Why Week 5 is the Steelers last chance to get a grip before the season is lost

Steelers, Freiermuth
Steelers, Freiermuth / Carmen Mandato/GettyImages

Pittsburgh losing 30-7 in their season opener sucked, but considering that it was to the respected San Francisco 49ers, I and many others refused to see it as a year-defining moment; that refusal only grew stronger after the Steelers then went on to win in Weeks 2 and 3 over hated rivals.

As the Houston Texans entered Week 4 with a losing record shortly after an ugly 0-2 start, the optimism amongst yinzers grew to an all-time high. The thought process sat along the lines of: “If the Steelers can win this one—which we’d like to think they should—then they can be sitting at an appealing 3-1 with all the momentum in the world.” But boy howdy, did that not happen.

With a passing attack that left no mercy and a defense that encountered little conflict, the Texans rolled right past Pittsburgh in a 30-6 rout. Especially when considering the inclusion of concerning injuries, the result sent every last Steelers fan right back to the bleak outlook that followed Week 1, except the victors were all the more flawed this time around.

But hey, there are still 13 games to work with between now and the end of the regular season, and Pittsburgh is no stranger to late turnarounds. Therefore, some would argue that this apocalyptic tone I’m attempting to set is a tad overdramatic.

However, I hate to inform them that said tone is very much warranted, and why? Because the Steelers are down to what I believe is their final chance to establish some consistency before their 2023-24 hopes wither away for good.

This Sunday, the Steelers meet a villainous AFC North squad, the Baltimore Ravens, in front of what should hopefully be an unforgiving Pittsburgh crowd. With the Ravens having developed a reputation in recent years for struggling with the Steelers far more than they should, this game is one that I would confidently declare “winnable”—or at least, that’s what I’d normally do.

Unfortunately, there have been some unsettling circumstances that have changed my perspective on this matchup. When remembering how we kicked off today’s discussion, I don’t think we need to address the role Pittsburgh played in that, but Baltimore also deserves the blame in the matter and for all the wrong reasons.

The Steelers and Ravens are polar opposites after Week 4

While the Steelers have been inexcusably disappointing so far this season, the Ravens have been the exact opposite, sitting with a record of 3-1. That may not seem particularly admirable, as that makes them only one game better than Pittsburgh, but additional context tells a far more lopsided story.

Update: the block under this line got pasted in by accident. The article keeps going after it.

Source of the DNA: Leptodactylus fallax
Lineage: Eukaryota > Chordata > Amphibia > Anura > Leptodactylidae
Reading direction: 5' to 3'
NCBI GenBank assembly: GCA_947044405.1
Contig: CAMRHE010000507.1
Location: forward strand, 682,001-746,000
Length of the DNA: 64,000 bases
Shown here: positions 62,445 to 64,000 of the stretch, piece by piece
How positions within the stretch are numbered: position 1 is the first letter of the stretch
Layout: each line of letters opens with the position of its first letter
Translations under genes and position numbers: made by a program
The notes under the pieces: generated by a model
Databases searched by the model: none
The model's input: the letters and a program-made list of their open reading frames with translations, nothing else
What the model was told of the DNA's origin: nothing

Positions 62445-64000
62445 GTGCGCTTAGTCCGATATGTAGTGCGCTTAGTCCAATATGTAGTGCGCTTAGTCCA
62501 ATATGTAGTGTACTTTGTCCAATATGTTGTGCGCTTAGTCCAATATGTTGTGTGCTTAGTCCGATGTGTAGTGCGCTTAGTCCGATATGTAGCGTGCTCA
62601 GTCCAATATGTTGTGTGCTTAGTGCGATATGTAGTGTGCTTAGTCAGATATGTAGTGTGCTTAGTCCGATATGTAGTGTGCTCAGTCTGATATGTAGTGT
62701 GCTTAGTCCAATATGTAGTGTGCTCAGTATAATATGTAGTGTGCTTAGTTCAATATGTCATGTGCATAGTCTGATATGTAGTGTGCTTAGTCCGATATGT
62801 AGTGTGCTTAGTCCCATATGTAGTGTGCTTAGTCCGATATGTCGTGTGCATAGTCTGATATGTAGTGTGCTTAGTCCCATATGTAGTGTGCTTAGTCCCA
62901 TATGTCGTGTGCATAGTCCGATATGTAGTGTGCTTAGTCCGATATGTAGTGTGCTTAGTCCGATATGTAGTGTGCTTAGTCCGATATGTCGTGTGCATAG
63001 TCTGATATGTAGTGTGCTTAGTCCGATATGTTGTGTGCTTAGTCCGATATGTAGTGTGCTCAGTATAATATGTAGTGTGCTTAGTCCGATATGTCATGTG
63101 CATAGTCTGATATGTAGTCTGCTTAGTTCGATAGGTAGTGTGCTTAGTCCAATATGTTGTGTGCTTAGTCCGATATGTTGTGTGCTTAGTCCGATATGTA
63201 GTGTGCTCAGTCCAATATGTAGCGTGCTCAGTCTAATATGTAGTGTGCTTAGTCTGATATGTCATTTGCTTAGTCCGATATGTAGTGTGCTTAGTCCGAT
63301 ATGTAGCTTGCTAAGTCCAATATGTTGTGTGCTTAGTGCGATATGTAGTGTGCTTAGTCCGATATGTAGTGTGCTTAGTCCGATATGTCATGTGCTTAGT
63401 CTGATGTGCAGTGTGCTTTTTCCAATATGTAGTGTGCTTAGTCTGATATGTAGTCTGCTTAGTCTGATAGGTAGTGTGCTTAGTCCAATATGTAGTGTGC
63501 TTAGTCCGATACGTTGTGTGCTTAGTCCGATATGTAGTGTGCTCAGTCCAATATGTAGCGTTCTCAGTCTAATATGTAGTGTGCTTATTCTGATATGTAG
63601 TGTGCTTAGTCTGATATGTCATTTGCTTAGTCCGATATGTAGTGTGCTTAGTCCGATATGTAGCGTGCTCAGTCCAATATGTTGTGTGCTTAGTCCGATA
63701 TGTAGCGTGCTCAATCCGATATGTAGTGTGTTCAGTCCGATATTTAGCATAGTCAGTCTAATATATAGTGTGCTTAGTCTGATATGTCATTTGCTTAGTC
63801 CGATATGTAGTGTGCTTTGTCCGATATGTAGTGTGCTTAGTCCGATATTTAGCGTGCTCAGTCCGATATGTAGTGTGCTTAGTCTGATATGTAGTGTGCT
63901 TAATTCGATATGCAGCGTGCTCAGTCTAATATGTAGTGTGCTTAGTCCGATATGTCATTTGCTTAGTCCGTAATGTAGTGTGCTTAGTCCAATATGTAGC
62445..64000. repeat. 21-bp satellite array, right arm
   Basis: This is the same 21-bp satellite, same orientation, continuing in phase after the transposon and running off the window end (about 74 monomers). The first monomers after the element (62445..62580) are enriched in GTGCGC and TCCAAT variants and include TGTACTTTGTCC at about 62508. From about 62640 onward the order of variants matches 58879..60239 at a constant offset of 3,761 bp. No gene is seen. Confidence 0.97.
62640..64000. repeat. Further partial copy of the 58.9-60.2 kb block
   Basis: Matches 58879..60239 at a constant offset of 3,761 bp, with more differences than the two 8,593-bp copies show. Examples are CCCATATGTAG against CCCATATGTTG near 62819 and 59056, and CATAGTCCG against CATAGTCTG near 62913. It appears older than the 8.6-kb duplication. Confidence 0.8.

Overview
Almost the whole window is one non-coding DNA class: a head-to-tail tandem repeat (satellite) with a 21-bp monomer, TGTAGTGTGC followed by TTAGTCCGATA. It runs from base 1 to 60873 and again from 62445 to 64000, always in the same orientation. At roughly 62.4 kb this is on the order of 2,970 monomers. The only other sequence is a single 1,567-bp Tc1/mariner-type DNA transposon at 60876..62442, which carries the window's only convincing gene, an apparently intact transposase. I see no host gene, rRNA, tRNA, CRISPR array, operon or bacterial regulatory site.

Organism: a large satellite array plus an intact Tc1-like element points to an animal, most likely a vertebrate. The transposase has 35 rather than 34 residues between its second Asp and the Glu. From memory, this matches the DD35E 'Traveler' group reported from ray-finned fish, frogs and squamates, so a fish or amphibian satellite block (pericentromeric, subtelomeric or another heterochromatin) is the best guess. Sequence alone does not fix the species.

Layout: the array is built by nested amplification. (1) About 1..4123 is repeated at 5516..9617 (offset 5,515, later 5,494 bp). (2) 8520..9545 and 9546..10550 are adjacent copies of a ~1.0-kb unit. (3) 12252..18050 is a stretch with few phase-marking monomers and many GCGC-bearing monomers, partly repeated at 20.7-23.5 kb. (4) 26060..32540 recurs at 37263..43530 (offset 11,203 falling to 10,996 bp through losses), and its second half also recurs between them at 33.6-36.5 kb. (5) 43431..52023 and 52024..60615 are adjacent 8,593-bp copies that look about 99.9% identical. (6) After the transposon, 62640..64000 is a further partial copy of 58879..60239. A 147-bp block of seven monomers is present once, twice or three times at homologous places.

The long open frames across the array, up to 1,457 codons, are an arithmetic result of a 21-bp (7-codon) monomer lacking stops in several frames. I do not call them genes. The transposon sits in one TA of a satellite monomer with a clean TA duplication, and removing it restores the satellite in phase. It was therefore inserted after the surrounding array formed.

Of the three victories under Baltimore’s belt, the first was by a double-digit margin over the Texans (which understandably holds more relevance today), the second was over the Bengals, an outcome that gave them a win over divisional opposition, and the third was over the Browns, which checked both of those boxes. In regards to what’s against them, all the Ravens have is an overtime loss to Indianapolis, and that on its own wasn’t enough to keep them from now leading the AFC North standings.

So at this point, the Ravens-Steelers game doesn’t appear as a competitive clash between two postseason hopefuls like it’s been as of late. Rather, it’s the division’s front-runners facing off against what has so far been one of the league’s most disappointing teams, with it simply being a matter of how much the former wins by.

Now, can the Steelers still pull off the home upset? Absolutely. Heck, their chances of success weren't looking so hot going into the Browns game, and they found a way to win that.

However, with us now being a month into the season, the stark contrast between them and Baltimore feels all the less like a fluke, leaving me in no position to comfortably predict a Pittsburgh victory. But so what?

Let’s say the Ravens win. At 3-1 with their sole loss being by three in OT, where would be the shame in them doing so? On top of that, the aforementioned Niners are unbeaten and Houston’s C.J. Stroud has exploded onto the scene as one of the NFL’s top quarterbacks right now.

Those guys would make for tough competition in anyone’s eyes, so why is the Steelers losing to them seen as the end of the world, especially when they are finding ways to beat their weaker competition in the process? Easy—it’s because their future foes don’t look like they’re going to make for any easier rides.

Despite regarding them as such, the Ravens are more than just talented rivals in this discussion; they’re also the first of five consecutive squads on the Steelers schedule that meet both of the following criteria: One is that they’ve made at least one postseason appearance in the last two years, and two is that they currently have records just as good as (if not better than) Pittsburgh’s. Oh, and after Baltimore, none of them come with a rivalry factor that can help shake up the odds in Pittsburgh’s favor.

In short, if the Steelers somehow stun the Ravens, they must capitalize on the momentum from it while we fans hope it wasn’t another installment of false promise. If they scare the Ravens yet still lose, we can chalk it up to the formidability often shared between archnemeses and gauge where they stand on their inconsistencies as they enter their bye week.

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Lastly, if Pittsburgh fails to muster up even an ounce of hatred to fuel its drive and subsequently gets pummeled by Baltimore, the 2023-24 Steelers would likely need to be forgotten right then and there, as it would then be evident that they’d done next to nothing with that last shred of their room for error.